In the last weeks of his life, when he had become very ill, the local people moved Pickingill to the infirmary against his will, where he declared that at his funeral there would be one more demonstration of his magical powers. Many locals interpreted this as coming true, when as the hearse carrying his coffin drew up to the churchyard, the horses stepped out of their shafts. He was subsequently buried in the church's graveyard, whilst his house fell into dilapidation before falling down.
Bill Liddell's claims
In 1974, a writer using the pseudonym of Lugh began sending articles to Pagan newsletter The Wiccan articulating an alternative account of Pickingill's life and relation to the British occult movement. He later revealed his name to be E.W. Liddell, describing himself as an Englishman who had relocated to New Zealand in the 1960s before moving to Australia. He would also assert that he was personally a descendant of one of George Pickingill's male cousins. In 1977, he began sending his articles to a rival British magazine, The Cauldron, edited by Michael Howard. In 1994, Liddell and Howard collected together the articles that the former had written, publishing them as The Pickingill Papers.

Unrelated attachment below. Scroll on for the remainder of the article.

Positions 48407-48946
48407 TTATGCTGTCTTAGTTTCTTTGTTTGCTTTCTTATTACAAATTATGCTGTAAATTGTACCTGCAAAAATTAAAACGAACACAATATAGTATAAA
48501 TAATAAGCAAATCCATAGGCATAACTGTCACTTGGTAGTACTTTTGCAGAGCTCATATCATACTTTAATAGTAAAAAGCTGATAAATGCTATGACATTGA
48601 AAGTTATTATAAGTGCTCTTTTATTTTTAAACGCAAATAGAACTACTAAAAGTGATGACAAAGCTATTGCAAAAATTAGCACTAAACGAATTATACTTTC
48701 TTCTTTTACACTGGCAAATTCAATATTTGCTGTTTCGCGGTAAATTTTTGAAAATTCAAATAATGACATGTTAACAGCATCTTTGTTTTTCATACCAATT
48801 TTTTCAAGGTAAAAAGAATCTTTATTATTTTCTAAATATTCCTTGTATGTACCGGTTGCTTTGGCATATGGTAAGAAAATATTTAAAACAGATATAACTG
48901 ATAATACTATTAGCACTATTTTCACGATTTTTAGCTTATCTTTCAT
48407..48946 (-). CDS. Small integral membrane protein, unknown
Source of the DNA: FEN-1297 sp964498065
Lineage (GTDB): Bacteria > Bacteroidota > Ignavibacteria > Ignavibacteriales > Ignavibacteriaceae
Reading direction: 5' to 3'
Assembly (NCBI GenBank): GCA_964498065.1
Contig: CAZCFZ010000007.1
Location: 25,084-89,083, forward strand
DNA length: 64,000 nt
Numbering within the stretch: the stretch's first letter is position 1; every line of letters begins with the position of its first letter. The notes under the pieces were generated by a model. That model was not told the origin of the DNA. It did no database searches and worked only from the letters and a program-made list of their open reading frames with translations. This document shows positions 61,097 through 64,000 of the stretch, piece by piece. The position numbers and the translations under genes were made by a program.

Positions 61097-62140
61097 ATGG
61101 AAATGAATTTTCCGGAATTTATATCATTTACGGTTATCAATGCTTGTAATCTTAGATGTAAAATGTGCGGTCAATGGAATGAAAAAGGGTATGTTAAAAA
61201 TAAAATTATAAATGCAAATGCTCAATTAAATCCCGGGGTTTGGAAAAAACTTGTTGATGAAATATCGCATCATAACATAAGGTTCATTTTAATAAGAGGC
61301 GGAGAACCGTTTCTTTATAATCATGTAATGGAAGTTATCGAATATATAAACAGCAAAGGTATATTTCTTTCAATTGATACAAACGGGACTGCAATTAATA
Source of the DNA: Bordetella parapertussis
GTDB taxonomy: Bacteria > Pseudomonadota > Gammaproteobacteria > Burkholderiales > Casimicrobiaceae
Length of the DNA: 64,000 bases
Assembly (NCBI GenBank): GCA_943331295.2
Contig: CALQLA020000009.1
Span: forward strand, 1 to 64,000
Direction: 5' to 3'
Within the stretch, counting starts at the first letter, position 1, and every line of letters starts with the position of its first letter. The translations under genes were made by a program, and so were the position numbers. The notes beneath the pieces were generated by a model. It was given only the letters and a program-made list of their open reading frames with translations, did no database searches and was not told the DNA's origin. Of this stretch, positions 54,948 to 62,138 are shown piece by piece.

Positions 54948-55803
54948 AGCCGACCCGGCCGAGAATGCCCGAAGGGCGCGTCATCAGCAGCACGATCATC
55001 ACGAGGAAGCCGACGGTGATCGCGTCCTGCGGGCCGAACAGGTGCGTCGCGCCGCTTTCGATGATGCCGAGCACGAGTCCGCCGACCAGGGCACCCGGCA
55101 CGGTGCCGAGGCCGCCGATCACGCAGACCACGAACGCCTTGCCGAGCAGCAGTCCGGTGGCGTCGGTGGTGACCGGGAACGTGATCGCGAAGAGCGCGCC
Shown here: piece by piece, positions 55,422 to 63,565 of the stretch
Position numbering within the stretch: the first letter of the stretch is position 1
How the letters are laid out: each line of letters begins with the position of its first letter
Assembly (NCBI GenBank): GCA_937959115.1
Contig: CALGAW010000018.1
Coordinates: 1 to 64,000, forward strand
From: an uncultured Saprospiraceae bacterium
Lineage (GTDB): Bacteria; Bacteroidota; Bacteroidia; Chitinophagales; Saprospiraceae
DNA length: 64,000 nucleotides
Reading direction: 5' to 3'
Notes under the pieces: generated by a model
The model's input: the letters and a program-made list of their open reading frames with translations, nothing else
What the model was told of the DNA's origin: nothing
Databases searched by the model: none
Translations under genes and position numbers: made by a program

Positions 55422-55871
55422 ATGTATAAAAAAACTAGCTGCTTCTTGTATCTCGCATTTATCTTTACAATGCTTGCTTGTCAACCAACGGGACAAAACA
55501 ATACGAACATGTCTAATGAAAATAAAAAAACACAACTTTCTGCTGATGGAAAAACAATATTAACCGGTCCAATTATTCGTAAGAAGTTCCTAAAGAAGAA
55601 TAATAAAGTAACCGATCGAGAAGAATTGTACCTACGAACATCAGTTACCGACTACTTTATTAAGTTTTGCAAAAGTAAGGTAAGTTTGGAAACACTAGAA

Liddell's claims are not all consistent, and are sometimes self-contradictory. Liddell explains this by asserting that his claims have been passed on to him by three separate sources. The first is a hereditary tradition of Pagan witchcraft, the second a similar but separate tradition which Pickingill had greatly influenced in the nineteenth century, and third his experiences as an individual born into a witchcraft family, who had subsequently been initiated into both of these traditions and a separate "cunning lodge" prior to his emigration to New Zealand. He claimed that most of the information that he was publishing came from Elders involved in the first two of these traditions, and that as such he could not vouch for its accuracy. He also stated that the Elders ceased providing him with new information in the early 1980s. Despite Liddell claiming that the material he was putting forward came from various sources, the historian Ronald Hutton noted that it was all presented in a "single, dogmatic, authorial voice", with no indication of where the different bits of information came from.